Not only is finding the right question difficult, but preparing one’s mind is hard work, and that contributes to the poor quality of many papers produced at universities. This quality reflects inferior research. The greater part of preparing one’s mind is reading extensively, both within and without one’s field of study. The effort is huge. That we understand English brings little comfort. But not knuckling down to the effort is only part of the problem. The other part is the element of blissful ignorance. The English historian Eric Hobsbawm, in an interview with Simon Schama, a fellow historian, summed it up poignantly when he despaired of historians’ (read engineers’ and researchers’) ‘using the by-products, not the thinking’. What are the by-products of our profession? I suggest they consist in two activities that, properly engaged, support good research/Research. They are method and procedure, which is coupled with technique. Method, as implied in the philosophical label ‘scientific method’ and understood by eminent scholars, refers to the logic we use to validate a thesis or hypothesis, to argue a case, or to work to a solution. (Method is not to be confused with methodology, which is the study of method, an activity that exercises the minds of philosophers.) any of the engineers with whom I have engaged have only a passing knowledge of the logical processes they use to arrive at technical answers. At best, they are unaware of how they think but get it right, or they hide behind statistical tests in the mistaken belief that rigour leads to objective truths; at worst, they run foul of the asymmetries and rules in logical structures. Flawed logic calls into question the validity of research. Nevertheless, papers demonstrating flawed logic continue to be submitted for publication. Some of them slip through the net of peer review and make it to press.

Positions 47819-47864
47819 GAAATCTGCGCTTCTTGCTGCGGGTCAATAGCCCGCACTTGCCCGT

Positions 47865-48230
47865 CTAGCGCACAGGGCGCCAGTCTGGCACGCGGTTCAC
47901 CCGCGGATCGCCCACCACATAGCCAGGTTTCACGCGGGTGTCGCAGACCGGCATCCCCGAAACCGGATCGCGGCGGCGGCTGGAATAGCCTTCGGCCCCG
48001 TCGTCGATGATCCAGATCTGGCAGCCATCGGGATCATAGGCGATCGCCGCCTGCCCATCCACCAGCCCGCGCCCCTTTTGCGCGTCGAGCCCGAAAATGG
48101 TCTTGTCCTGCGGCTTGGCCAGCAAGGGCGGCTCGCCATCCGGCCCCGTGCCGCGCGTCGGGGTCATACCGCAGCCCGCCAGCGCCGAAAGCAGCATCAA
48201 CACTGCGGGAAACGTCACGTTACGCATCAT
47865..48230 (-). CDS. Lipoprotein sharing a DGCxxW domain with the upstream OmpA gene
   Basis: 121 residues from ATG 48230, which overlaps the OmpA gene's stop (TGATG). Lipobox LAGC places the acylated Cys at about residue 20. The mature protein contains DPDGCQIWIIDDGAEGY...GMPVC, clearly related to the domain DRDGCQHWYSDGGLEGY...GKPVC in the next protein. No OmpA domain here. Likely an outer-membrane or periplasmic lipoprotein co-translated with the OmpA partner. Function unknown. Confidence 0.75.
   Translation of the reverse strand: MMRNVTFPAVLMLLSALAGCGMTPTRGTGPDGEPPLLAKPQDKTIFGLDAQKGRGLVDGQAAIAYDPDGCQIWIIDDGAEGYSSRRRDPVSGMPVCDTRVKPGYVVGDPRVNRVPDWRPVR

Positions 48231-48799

Whereas method is abstract and remote for engineers, empirical procedures are concrete and reassuring. They set out which tests will be conducted, how these tests will be run, and the techniques (the instruments) that will be used. How many engineers know that all these activities are governed by theory—theory appropriate to the principles underlying a technique and theory appropriate to the problem that is the object of a study? Yet the Publications Committee receives papers in which procedures and techniques are disconnected from the problem. It is as if understanding (from theory and principles) and judgment have been suspended. But like specious arguments, procedures, techniques and their inscriptions (graphs and tables) display the trappings of science. They dazzle researchers as much as these practitioners hope to dazzle readers. The satirical BAHFest (Festival of Bad Ad Hoc Hypotheses) plays on this sophistry (much as the Ig Nobel prize ‘celebrates’ ‘trivial questions pursued as research’). The misuse of method and procedure is, I suggest, the ‘by-product’ that, along with asking trivial questions, displaces thinking in poor research.

I have not mentioned communication, the writing of academic papers. It stands apart from questions, methods and procedures in that it does not correlate with good or bad research. Bad writing, however, might well relegate good research to the peripheries of science, if not to oblivion—unless a sympathetic editor, looking through the mist of text and discerning forms of value, gives the authors a chance to redeem themselves.

The papers in this issue of the Journal are not collected around a theme. There may be something here that, consequently, interests a broad section of readers. Ask yourself what value you attach to the point or points of interest you find in any of the papers.

P. den Hoed

†This editorial arose out of introductory remarks I made at a meeting of the Publications Committee in March this year. It owes much to the discussion that followed those remarks. I am indebted particularly to Dick Stacey and Rodney Jones for their thoughts in personal communications following that meeting. I trust that I have not misrepresented them. I have had many hours of discussion with two senior colleagues—Hurman Eriç, Chamber of Mines Professor of Extractive Metallurgy, and David Lewis-Williams, Professor Emeritus of Cognitive Archaeology, both of them at the University of the Witwatersrand.